Cast the cold eye of discrimination over the existing trees and shrubs. If the garden is neglected there may be some fine specimens that just need rescuing from the undergrowth. If there are any misshapen conifers, take them out, since they are never going to improve. Old yews and hollies will stand hard pruning to shape and are worth preserving as they are slow to grow. Lilacs, berberis and many other shrubs can be cut almost to the ground and will start again. If you are wondering whether to take out a tree or shrub, bear in mind that it will cause less upheaval to take them out to begin with than to disturb the garden when it is established.

The working area

If you want to grow plants well, you will need a place for the compost heap, farmyard manure, topsoil, leafmould, sand and grit. And you must have somewhere to keep the tools and the lawnmower. It may be a good idea to tuck all this away at the end of the garden, but think carefully before you do this. Do make sure that it is really easy to get at, so you never skimp on adding a little bit of extra goodness to your soil. Also, when it comes to tidying up in autumn and there are huge amounts of vegetable matter to transport to the compost heap, you do not want it to be too far from your centre of operations. But if you are short of space, do not let your working area occupy any valuable planting areas.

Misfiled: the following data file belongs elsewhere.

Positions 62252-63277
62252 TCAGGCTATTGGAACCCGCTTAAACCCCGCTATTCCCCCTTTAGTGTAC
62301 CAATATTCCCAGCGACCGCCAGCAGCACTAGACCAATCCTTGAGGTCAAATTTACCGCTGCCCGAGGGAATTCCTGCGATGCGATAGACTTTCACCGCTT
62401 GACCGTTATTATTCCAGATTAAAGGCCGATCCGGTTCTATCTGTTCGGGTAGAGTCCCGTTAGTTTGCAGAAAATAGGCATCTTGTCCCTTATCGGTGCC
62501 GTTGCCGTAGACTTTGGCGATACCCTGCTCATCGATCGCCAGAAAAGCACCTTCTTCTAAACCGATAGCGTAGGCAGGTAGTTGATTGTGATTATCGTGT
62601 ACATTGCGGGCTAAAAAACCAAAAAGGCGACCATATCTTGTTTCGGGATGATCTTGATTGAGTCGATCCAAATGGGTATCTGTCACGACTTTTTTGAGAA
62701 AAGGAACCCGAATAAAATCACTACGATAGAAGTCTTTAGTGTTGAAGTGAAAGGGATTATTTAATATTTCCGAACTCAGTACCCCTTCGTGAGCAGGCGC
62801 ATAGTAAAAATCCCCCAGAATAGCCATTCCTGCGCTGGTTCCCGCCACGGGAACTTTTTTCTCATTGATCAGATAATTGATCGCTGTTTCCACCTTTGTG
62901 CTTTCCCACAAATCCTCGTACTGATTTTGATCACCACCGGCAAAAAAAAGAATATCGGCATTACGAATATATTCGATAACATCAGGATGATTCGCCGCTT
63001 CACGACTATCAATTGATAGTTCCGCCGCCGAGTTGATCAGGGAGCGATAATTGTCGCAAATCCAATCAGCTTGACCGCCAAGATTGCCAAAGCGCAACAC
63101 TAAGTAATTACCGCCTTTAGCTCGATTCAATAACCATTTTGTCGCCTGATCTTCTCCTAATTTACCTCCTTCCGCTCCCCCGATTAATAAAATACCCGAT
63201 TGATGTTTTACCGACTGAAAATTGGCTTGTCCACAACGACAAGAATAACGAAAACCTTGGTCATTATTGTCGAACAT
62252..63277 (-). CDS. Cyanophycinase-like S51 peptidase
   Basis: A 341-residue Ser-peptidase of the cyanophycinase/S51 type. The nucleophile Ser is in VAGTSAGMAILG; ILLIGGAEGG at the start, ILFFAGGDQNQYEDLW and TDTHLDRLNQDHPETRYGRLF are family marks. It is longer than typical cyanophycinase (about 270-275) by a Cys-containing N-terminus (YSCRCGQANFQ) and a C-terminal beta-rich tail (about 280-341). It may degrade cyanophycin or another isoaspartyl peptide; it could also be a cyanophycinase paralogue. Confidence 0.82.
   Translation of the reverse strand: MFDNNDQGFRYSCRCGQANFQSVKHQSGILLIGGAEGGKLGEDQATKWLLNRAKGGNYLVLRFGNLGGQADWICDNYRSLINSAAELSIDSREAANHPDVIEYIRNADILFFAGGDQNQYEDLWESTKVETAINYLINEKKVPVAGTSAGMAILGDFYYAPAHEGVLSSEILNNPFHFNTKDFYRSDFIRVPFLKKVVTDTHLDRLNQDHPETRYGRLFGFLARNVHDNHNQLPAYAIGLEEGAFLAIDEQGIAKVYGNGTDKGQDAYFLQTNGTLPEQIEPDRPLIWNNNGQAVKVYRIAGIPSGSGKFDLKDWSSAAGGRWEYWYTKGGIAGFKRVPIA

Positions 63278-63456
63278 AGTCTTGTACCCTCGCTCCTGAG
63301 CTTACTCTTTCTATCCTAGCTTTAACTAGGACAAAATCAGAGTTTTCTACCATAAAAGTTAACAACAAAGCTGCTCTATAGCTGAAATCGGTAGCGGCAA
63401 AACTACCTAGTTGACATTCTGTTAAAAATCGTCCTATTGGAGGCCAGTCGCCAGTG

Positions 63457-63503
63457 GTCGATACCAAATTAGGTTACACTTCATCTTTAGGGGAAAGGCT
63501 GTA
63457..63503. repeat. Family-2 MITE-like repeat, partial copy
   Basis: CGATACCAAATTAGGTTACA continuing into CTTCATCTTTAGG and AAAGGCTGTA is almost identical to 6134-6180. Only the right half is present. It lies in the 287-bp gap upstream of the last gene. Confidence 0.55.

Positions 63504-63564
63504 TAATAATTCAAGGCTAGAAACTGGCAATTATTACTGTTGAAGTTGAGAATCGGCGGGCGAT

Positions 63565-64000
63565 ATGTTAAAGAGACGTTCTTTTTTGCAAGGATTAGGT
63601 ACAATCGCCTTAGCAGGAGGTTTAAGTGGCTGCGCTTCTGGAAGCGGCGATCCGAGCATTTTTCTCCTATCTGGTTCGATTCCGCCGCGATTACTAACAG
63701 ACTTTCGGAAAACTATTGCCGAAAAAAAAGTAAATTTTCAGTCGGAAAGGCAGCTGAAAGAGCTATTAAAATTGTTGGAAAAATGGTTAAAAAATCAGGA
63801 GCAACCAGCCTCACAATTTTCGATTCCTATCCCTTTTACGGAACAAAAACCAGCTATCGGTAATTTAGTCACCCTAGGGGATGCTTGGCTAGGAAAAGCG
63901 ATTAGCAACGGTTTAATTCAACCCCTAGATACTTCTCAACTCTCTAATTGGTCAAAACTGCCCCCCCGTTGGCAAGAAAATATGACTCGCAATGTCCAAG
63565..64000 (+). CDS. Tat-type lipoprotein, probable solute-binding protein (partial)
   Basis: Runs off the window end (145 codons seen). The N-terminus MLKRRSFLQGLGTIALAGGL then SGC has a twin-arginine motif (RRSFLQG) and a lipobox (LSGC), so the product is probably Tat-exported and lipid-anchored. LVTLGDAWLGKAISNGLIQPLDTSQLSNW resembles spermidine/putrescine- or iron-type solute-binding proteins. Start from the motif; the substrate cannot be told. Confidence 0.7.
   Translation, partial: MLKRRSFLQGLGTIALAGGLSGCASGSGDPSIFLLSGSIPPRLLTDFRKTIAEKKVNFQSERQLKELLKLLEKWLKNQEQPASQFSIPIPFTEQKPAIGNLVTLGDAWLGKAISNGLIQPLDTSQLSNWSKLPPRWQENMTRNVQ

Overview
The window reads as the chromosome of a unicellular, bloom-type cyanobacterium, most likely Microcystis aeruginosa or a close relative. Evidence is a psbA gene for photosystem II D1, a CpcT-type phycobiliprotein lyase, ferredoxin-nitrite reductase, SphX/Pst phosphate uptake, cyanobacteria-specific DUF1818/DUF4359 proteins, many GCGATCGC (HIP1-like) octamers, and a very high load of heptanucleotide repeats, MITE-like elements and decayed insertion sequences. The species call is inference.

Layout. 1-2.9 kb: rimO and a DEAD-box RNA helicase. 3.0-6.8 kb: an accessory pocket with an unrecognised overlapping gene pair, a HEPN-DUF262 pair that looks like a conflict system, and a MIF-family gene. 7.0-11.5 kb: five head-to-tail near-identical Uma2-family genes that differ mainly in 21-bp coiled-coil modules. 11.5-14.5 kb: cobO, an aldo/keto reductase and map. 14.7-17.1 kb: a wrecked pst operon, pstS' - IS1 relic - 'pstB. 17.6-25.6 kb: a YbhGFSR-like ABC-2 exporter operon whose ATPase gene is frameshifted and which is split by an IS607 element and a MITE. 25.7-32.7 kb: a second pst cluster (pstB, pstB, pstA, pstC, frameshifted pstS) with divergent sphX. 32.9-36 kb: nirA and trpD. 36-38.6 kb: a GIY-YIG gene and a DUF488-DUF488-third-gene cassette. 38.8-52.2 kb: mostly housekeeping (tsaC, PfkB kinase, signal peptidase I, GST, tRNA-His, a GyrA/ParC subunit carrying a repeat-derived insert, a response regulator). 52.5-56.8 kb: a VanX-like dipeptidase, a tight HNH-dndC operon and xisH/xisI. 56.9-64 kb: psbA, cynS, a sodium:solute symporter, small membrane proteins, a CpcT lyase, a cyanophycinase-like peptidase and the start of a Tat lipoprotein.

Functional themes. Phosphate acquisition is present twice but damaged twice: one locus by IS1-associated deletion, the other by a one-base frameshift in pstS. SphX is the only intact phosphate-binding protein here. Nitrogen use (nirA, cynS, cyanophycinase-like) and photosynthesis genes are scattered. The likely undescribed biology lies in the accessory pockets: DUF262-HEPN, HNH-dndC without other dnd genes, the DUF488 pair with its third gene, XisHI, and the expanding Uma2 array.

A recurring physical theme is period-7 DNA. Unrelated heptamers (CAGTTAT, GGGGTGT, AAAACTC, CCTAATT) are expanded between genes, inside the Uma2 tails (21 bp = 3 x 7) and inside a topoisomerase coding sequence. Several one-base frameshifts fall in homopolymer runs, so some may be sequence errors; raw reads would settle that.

Sometimes the more you try to disguise some ugly, permanent feature in the garden, the more you seem to draw attention to it. It is often better to pretend that an ugly old shed was the very thing you always wanted, and to turn it into an attractive feature in itself. Planting around the feature gives it a proper setting in the garden.

The time factor

The choice of flowers you are going to grow greatly depends on how much time you will be able to give to the garden. If you have not got time to grow a plant well and give it all the extra attention it needs — for example, to stake your delphiniums, prune your large-flowered roses and cluster-flowered roses, feed your clematis, support your sweet peas, bed out your annuals, split up your primulas from time to time, not to mention dividing your bearded irises every few years — you can simply grow alternative plants instead.

Choosing the plants